HRA Pharma sells a similar progestin-only pill over the counter in the U.K. for £9.95 (about $12) per pack, which is not covered by the NHS’s health care. The company indicated that it plans to make its U.S. version “very affordable for consumers,” though no numbers have been offered up yet.
Some states allow pharmacists to prescribe birth-control pills on the spot.
Some states allow pharmacists to prescribe birth-control pills without involving a doctor, which Grimstad says helps widen the reach of contraceptive care but doesn’t equate to universal access. “That model has been shown to improve access in comparison to physicians,” Grimstad says, “but it has its own barriers.” A survey in Utah (which introduced the pharmacy-prescription model in 2019) found that it had about the same gaps in coverage that the physician-prescription models do: Rural areas, particularly those with more people of color and people living below the federal poverty line, didn’t see much of an improvement in contraceptive access, largely because a limited number of pharmacies chose to opt into the model. Pharmacist consultation fees also added to the cost of prescriptions.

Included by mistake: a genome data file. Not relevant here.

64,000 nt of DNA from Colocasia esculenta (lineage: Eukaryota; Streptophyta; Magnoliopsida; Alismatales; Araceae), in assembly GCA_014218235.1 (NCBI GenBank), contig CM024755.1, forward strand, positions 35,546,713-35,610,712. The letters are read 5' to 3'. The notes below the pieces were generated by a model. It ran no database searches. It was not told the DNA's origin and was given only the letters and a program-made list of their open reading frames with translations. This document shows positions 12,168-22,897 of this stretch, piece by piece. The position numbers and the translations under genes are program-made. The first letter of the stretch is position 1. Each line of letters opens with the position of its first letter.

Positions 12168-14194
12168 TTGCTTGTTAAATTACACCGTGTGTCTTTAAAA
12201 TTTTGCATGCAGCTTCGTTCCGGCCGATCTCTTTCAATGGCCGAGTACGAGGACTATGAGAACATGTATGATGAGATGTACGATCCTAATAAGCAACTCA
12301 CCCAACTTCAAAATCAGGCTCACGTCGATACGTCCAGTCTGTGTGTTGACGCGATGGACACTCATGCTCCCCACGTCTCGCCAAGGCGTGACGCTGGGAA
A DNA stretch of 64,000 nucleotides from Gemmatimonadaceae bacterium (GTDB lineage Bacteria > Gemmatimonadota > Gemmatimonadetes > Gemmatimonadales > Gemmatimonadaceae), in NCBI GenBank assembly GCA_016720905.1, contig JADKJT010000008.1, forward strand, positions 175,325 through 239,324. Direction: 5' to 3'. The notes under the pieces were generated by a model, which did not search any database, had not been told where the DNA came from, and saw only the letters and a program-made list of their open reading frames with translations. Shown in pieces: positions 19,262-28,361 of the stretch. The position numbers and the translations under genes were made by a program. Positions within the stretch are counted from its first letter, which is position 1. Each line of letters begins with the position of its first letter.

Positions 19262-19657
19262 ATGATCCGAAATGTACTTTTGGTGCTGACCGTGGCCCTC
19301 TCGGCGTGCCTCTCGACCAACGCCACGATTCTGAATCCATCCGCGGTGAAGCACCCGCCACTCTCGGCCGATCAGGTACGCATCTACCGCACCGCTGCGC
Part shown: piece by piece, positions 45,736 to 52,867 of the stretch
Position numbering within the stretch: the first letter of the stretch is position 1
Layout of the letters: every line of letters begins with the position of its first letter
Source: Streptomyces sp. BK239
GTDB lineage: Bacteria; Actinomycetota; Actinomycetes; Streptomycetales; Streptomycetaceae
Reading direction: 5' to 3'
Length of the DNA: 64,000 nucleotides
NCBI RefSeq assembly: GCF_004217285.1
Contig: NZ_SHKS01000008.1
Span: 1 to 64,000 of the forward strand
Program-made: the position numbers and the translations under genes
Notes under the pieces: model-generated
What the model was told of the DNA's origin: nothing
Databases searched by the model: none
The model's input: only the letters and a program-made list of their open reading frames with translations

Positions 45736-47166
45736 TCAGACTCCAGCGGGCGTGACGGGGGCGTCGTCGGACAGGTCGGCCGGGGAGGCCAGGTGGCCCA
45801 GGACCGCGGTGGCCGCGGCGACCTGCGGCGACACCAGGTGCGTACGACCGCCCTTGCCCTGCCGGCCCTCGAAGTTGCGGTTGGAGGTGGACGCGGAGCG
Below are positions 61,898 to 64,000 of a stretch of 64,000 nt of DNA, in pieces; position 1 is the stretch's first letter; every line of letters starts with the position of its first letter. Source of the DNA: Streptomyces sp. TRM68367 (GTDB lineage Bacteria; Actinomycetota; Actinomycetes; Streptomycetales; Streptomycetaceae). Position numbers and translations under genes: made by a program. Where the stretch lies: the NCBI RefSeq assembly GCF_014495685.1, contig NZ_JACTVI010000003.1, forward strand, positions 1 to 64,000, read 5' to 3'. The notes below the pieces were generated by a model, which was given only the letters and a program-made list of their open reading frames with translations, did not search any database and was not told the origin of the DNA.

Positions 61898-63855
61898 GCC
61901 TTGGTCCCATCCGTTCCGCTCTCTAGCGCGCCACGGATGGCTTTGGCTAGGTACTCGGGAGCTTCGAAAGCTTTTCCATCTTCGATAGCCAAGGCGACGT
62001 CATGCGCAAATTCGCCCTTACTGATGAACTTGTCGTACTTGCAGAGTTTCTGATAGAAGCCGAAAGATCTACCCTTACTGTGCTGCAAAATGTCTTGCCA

And even in pharmacy-prescription models, pharmacists can refuse to prescribe or provide the required guidance on any non-over-the-counter medications using the same “conscientious objection” laws as doctors. They can also use these laws to refuse filling a birth-control prescription.
Pharmaceutical companies are likely facing an uphill battle with the FDA.